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BepiColombo and Solar Orbiter compare notes at Venus

The convergence of two spacecraft at Venus in August 2021 has given a unique insight into how the planet is able to retain its thick atmosphere without the protection of a global magnetic field.

A mutant plant with a counting disability

The newly discovered dyscalculia mutant of the Venus flytrap has lost its ability to count electrical impulses. Würzburg researchers reveal the cause of the defect.

Venus: The trouble with sending people there

Venus, often called Earth's "evil twin" planet, formed closer to the sun and has since evolved quite differently from our own planet. It has a "runaway" greenhouse effect (meaning heat is completely trapped), a thick carbon-dioxide-rich ...

Balloon fleet senses earthquakes from stratosphere

A new study in AGU's Geophysical Research Letters reports on the first detection of a large, distant earthquake in a network of balloon-bound pressure sensors in the stratosphere. The technique could one day be applied on ...

No signs (yet) of life on Venus

The unusual behavior of sulfur in Venus' atmosphere cannot be explained by an "aerial" form of extra-terrestrial life, according to a new study.

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Venus

Venus is the second-closest planet to the Sun, orbiting it every 224.7 Earth days. The planet is named after Venus, the Roman goddess of love. After the Moon, it is the brightest natural object in the night sky, reaching an apparent magnitude of −4.6. Because Venus is an inferior planet from Earth, it never appears to venture far from the Sun: its elongation reaches a maximum of 47.8°. Venus reaches its maximum brightness shortly before sunrise or shortly after sunset, for which reason it is often called the Morning Star or the Evening Star.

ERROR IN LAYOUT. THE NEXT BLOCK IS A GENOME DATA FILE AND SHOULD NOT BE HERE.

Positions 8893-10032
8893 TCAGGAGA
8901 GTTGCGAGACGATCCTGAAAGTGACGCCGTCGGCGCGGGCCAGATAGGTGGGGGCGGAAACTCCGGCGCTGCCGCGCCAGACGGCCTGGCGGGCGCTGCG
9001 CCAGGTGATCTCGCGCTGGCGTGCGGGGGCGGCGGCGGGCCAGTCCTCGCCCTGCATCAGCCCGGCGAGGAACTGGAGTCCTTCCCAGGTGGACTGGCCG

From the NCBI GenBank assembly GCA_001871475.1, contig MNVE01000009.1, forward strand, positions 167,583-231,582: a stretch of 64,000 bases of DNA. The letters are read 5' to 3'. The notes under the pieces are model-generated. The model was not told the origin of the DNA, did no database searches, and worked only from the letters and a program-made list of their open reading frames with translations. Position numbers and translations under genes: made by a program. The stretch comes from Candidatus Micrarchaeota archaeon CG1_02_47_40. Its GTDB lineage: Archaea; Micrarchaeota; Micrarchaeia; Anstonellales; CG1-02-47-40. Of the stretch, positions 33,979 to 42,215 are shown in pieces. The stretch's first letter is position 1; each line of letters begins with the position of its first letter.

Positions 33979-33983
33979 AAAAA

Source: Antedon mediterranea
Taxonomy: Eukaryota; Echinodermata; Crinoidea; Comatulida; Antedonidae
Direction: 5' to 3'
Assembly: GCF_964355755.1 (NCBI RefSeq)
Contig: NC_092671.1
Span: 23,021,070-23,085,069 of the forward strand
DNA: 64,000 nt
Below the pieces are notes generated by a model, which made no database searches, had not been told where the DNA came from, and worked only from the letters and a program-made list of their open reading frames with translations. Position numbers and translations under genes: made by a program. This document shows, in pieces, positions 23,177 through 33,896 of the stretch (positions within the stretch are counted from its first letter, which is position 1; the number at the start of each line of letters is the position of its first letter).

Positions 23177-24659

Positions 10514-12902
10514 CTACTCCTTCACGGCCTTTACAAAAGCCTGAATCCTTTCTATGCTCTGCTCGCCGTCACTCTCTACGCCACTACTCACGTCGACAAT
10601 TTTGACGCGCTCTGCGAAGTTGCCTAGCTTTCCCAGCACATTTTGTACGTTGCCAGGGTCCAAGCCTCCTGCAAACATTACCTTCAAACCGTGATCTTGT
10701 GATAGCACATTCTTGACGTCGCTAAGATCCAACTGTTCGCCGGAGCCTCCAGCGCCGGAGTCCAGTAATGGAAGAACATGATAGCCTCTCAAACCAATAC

Classified as a terrestrial planet, it is sometimes called Earth's "sister planet" because they are similar in size, gravity, and bulk composition. Venus is covered with an opaque layer of highly reflective clouds of sulfuric acid, preventing its surface from being seen from space in visible light. Venus has the densest atmosphere of all the terrestrial planets, consisting mostly of carbon dioxide, as it has no carbon cycle to lock carbon back into rocks and surface features, nor organic life to absorb it in biomass. A younger Venus is believed to have possessed Earth-like oceans, but these totally evaporated as the temperature rose, leaving a dusty dry desertscape with many slab-like rocks. The water has most likely dissociated, and, because of the lack of a planetary magnetic field, the hydrogen has been swept into interplanetary space by the solar wind. The atmospheric pressure at the planet's surface is 92 times that of the Earth.

Venus' surface was a subject of speculation until some of its secrets were revealed by planetary science in the twentieth century. It was finally mapped in detail by Project Magellan in 1990–91. The ground shows evidence of extensive volcanism, and the sulfur in the atmosphere may indicate that there have been some recent eruptions. However, it is an enigma why no evidence of lava flow accompanies any of the visible caldera. There are a low number of impact craters, demonstrating that the surface is relatively young, approximately half a billion years old. There is no evidence for plate tectonics, possibly because its crust is too strong to subduct without water to make it less viscous. Instead, Venus may lose its internal heat in periodic massive resurfacing events.

The adjective Venusian is commonly used for items related to Venus, though the Latin adjective is the rarely used Venerean; the archaic Cytherean is still occasionally encountered. Venus is the only planet in the Solar System named after a female figure,[a] although three dwarf planets – Ceres, Eris and Haumea – along with hundreds of the first discovered asteroids also have feminine names.

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